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Womens Rights in the 1930s. A decade of setbacks - Research Paper Example

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The Report of the Inter-American Commission of Women Women’s Rights in America (1979) states that the 19th amendment to the constitution was ratified by the necessary number of states and was passed on 26th August 1920…
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Womens Rights in the 1930s. A decade of setbacks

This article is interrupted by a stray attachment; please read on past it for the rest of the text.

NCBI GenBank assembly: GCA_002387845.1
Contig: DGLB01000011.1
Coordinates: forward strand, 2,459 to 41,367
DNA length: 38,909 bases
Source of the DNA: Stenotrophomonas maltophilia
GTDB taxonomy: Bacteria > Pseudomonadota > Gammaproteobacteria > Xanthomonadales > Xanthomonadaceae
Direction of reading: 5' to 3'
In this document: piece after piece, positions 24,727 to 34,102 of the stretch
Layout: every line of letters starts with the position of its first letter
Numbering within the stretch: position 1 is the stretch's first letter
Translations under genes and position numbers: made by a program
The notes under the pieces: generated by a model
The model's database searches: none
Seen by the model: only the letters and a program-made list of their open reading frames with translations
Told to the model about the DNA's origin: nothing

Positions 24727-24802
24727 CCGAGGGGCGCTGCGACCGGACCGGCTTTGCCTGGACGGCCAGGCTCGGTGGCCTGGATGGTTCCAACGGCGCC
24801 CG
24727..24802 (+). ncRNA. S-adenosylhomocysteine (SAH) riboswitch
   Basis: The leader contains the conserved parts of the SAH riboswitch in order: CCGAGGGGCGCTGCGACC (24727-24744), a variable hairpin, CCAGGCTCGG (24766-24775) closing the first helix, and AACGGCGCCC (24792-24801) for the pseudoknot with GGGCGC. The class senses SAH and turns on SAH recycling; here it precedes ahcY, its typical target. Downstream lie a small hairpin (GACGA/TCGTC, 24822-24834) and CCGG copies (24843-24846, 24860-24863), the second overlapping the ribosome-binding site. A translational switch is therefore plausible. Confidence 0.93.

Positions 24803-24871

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Download file to see previous pages It provides that “The rights of the citizens of the United States to vote shall not be denied or abridged by the United States or by any State on account of sex”. Thus began the 1920s on an optimistic note. Women’s suffrage was seen as a new start for equal rights for women and the increase of mainstreaming of women’s voices in policy decisions and strategies. The Great Depression and its impact However, the crash of the stock market in 1929 brought the economy into a tailspin and short-circuited women’s rights’ progress. During The Great Depression of the 1930s employment rates declined and women came to be perceived as the ones to forsake their claim on employment to give way to men. According to the 1930 census almost eleven million women, or 24.3 percent of all women in the country, were gainfully employed. Three out of every ten of these working women were in domestic or personal service Three-quarters of the professional women were schoolteachers or nurses. Women in the 1930s in fact entered the workforce at a rate twice that of men—primarily because employers were willing to hire them at reduced wages. For the most part women worked long hours for low wages in the 1930s. More than half of all employed women worked for more than fifty hours a week, and more than one-fifth worked for more than fifty-five hours (Cabell Phillips, 1969). So while large numbers of women worked during the Depression, their status actually decreased (Moran, M.1989). The American Federation of Labor was established for organized, skilled, craft workers, and most women still held unskilled factory jobs thus they were excluded from unionization. The American Federation of Labor did not see the need to include women and neither did the majority of the population. Instead of employment and benefits to male and female alike, women were shuttled back into the home, to be protected and sentimentalized over once again. Altered perception In the depression years of the 1930s women were portrayed in the home. Peggy Preston writes in her paper Advertising's Portrayal of Women in the Workplace from the 1930s to the 1950s ,”To reinforce the concern of society to get women out of the workplace, advertisements portrayed women at home, in the kitchen or with the children. Advertisements portraying men, on the other hand, placed men in the workplace. "He is working to improve your model," declares a 1935 Time magazine advertisement which pictures a man working upon an engine for General Motors which has not yet been perfected. In April of 1930” Some women did come to prominence in the 1930s. Frances Perkins was named the first woman cabinet member in President Franklin Delano Roosevelt tenure but she herself asserted that married women ought not to shirk their responsibilities to their families by seeking outside employment. Josephine McGowan (1931) commented “In ten years, we have seen the political potentialities of women voters recognized by farseeing politicians who have rather grudgingly in many instances taken them into the councils of their parties, making them vice-chair of this or that local or state national committee; for the time has not yet arrived when men will voluntarily entrust to women the actual dispensation of party authority or patronage”. Decrease in Status So while large numbers of women worked, eleven million in all (Cabell Phillips, 1969), during the Depression, their status actually decreased. During the 1930s, the percentage of master's degrees and doctorates earned by women dropped significantly. While female university education increased substantially, those who attended college found the formerly high quality comprehensive education ...Download file to see next pagesRead More
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